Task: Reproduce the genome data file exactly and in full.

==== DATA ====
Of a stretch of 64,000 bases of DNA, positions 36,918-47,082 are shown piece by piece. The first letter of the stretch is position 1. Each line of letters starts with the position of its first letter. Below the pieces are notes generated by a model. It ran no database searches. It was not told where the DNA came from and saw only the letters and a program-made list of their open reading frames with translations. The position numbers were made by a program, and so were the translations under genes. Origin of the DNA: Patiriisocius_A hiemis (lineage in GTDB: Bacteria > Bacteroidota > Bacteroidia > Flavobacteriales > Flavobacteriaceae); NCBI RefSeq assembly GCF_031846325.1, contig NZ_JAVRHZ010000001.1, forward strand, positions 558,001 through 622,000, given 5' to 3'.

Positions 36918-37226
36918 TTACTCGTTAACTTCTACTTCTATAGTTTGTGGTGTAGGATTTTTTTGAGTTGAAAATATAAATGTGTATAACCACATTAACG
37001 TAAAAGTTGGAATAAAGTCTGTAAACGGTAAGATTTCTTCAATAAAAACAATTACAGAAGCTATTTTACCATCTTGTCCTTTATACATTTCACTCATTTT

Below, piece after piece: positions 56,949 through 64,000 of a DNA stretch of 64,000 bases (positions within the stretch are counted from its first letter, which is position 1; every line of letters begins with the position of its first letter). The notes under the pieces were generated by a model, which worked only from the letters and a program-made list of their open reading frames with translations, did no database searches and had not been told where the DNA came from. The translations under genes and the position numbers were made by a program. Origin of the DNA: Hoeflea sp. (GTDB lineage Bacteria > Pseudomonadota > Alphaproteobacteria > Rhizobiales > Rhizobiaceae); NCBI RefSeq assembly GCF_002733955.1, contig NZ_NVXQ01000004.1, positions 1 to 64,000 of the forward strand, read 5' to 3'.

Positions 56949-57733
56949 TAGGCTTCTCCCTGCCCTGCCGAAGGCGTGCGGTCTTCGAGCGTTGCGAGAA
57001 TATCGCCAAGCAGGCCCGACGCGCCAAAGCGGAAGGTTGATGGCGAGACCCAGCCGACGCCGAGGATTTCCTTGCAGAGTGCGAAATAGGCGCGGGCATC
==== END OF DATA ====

Of a stretch of 64,000 bases of DNA, positions 36,918-47,082 are shown piece by piece. The first letter of the stretch is position 1. Each line of letters starts with the position of its first letter. Below the pieces are notes generated by a model. It ran no database searches. It was not told where the DNA came from and saw only the letters and a program-made list of their open reading frames with translations. The position numbers were made by a program, and so were the translations under genes. Origin of the DNA: Patiriisocius_A hiemis (lineage in GTDB: Bacteria > Bacteroidota > Bacteroidia > Flavobacteriales > Flavobacteriaceae); NCBI RefSeq assembly GCF_031846325.1, contig NZ_JAVRHZ010000001.1, forward strand, positions 558,001 through 622,000, given 5' to 3'.

Positions 36918-37226
36918 TTACTCGTTAACTTCTACTTCTATAGTTTGTGGTGTAGGATTTTTTTGAGTTGAAAATATAAATGTGTATAACCACATTAACG
37001 TAAAAGTTGGAATAAAGTCTGTAAACGGTAAGATTTCTTCAATAAAAACAATTACAGAAGCTATTTTACCATCTTGTCCTTTATACATTTCACTCATTTT

Below, piece after piece: positions 56,949 through 64,000 of a DNA stretch of 64,000 bases (positions within the stretch are counted from its first letter, which is position 1; every line of letters begins with the position of its first letter). The notes under the pieces were generated by a model, which worked only from the letters and a program-made list of their open reading frames with translations, did no database searches and had not been told where the DNA came from. The translations under genes and the position numbers were made by a program. Origin of the DNA: Hoeflea sp. (GTDB lineage Bacteria > Pseudomonadota > Alphaproteobacteria > Rhizobiales > Rhizobiaceae); NCBI RefSeq assembly GCF_002733955.1, contig NZ_NVXQ01000004.1, positions 1 to 64,000 of the forward strand, read 5' to 3'.

Positions 56949-57733
56949 TAGGCTTCTCCCTGCCCTGCCGAAGGCGTGCGGTCTTCGAGCGTTGCGAGAA
57001 TATCGCCAAGCAGGCCCGACGCGCCAAAGCGGAAGGTTGATGGCGAGACCCAGCCGACGCCGAGGATTTCCTTGCAGAGTGCGAAATAGGCGCGGGCATC